In 1919, Isobel Symons drew a detailed pastel portrait of her husband: a 30-year-old Victoria Cross recipient and Gallipoli veteran who hailed from Eaglehawk, William John Symons.
The couple were newly married and had not long returned to Australia after meeting in England, where the soldier had been recuperating after being gassed on the Western Front.
Sometime later, Mrs Symons painted another portrait, this time in oils; in this one, her husband is a little older and sports a moustache.
The first portrait is now held by the Bendigo Art Gallery, but the location of the second is a mystery to Lieutenant Colonel and Mrs Symons’ granddaughter, Sarah Kellam.
Now, she hopes to find out where it is.
“It is important for me to find this painting as there are so few images of him that are known and it would be great to have a 'new' one,” Mrs Kellam said.
“I know it will be of a true likeness as my grandmother was a very accomplished portrait painter.
“I can't bear to think of it being lost for good.”
Mrs Kellam became aware of the second painting while visiting Eaglehawk from England earlier this year to coincide with Anzac Day.
In 1982, the painting was gifted to the Borough of Eaglehawk by Castlemaine resident Irene Featherby, a relative.
An August 1982 letter to Mrs Featherby’s mother revealed the portrait was to be displayed in the historic WC Vahland-designed home ‘Caradon’ in Victoria Street, which was to become the Borough’s offices.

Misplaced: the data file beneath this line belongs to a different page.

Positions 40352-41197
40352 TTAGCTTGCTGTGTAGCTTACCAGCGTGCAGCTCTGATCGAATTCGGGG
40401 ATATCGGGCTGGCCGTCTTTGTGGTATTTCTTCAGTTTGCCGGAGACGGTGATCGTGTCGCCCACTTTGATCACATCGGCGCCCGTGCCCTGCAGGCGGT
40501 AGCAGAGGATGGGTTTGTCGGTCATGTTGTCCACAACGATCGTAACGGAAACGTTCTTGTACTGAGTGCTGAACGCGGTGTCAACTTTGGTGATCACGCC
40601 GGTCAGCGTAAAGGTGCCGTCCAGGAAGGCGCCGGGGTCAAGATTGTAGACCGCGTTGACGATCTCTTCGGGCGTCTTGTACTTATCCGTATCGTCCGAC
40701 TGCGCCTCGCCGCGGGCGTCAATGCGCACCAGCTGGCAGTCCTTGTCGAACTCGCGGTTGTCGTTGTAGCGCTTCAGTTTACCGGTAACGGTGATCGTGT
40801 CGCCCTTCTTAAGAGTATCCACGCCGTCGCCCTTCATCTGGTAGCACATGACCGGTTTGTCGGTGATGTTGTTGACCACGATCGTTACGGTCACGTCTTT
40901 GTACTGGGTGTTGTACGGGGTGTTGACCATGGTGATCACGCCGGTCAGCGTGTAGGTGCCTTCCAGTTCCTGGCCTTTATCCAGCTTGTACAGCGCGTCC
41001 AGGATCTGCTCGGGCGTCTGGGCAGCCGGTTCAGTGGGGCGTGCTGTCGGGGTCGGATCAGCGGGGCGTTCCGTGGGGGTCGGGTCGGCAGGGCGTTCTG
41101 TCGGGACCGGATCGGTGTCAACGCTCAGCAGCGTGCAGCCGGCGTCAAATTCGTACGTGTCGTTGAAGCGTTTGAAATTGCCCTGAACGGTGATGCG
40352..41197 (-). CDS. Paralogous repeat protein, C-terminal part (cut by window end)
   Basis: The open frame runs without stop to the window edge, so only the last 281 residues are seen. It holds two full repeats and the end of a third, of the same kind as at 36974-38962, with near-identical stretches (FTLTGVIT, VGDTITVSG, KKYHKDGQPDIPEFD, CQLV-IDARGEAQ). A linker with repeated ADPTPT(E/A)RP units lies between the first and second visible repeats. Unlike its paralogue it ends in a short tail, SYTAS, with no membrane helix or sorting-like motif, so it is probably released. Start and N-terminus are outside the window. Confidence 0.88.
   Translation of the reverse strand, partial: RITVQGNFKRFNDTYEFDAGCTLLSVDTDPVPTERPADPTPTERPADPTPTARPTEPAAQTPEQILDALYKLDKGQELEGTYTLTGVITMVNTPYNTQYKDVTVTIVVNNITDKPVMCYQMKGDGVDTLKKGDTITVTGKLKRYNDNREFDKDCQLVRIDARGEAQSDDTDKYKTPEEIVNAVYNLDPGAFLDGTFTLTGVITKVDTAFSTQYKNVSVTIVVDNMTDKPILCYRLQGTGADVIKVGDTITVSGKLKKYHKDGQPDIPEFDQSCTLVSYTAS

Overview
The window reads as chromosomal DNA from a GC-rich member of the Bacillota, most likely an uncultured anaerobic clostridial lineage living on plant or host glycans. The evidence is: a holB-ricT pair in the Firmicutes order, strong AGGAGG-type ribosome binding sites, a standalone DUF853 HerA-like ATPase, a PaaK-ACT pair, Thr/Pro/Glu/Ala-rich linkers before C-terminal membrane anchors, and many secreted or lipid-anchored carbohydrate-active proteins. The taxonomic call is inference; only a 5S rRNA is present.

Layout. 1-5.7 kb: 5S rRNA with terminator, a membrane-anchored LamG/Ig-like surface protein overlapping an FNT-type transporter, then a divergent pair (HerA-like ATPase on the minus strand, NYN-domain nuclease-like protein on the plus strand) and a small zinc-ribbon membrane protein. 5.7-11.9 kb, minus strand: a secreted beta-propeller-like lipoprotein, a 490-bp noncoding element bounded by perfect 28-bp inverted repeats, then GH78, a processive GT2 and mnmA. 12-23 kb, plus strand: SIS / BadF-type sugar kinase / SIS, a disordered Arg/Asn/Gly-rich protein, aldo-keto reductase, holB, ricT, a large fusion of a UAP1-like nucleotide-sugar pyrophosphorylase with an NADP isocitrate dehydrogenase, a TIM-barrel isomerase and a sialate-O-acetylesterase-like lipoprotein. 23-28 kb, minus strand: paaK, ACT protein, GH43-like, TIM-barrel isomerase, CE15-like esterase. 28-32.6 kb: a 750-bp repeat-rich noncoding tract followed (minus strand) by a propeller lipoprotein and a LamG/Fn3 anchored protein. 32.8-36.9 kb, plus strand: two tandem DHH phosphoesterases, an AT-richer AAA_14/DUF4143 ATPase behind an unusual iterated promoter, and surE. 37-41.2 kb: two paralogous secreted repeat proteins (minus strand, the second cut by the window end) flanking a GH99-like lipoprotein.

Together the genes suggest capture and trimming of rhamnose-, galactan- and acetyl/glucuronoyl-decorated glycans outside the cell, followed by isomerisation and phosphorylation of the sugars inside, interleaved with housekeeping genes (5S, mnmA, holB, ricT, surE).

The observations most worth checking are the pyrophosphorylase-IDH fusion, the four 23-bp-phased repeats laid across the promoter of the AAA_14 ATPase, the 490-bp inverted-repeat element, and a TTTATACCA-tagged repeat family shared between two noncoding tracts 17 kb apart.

The letter, penned by Eaglehawk’s town clerk Tony Smark, noted that Lieutenant Colonel Symons was “an extremely important figure in the Borough’s history, and the memory of his exploits and achievements deserves to be preserved”.
Mrs Kellam said her grandmother trained at art school and had a particular strength in portraiture.
“I also feel that to paint her new husband in such detail and likeness showed a deep affection for her husband from the other side of the world as they started their married life together,” she said.
The Bendigo Advertiser’s investigations have, to date, been unable to shed light on the painting’s current whereabouts.
If you have any information on the painting, please contact Mrs Kellam at firstname.lastname@example.org.
Who was William John Symons?
Lieutenant Colonel Symons was born in Eaglehawk in 1889, and enlisted in the Australian Imperial Force in 1914 after working as a commercial traveller and serving in the militia.
He landed with the 7th Battalion at Gallipoli on April 25, 1915, but it was his heroism in the trenches almost four months later that would earn him the highest honour for bravery.
Read more: Borough boy awarded VC for Lone Pine fight
In the early hours of August 9 that year, the Turks attacked Jacobs Trench at Lone Pine.
Lieutenant Colonel Symons was ordered to retake the trench, a dangerous undertaking he knew would likely result in his death.
The enemy continued to attack and, under fire from three sides, Lieutenant Colonel Symons built a timber barricade, which the Turks set ablaze.
But despite this, he managed to extinguish the fire and forced the enemy to stop their attack, earning him the Victoria Cross.
Lieutenant Colonel Symons also fought on the Western Front, including the Battle of Messines and the Battle of the Somme.
After being gassed on the Western Front, he was sent to recuperate at Hayling Island in Hampshire, where he met his future wife Isobel Hockley, a local woman.
The couple had three daughters: two born in Australia and the third in England, where they returned to live.
Lieutenant Colonel Symons served with the home guard during World War II, and it was during this time he was promoted to the rank of lieutenant colonel.
He died in 1948.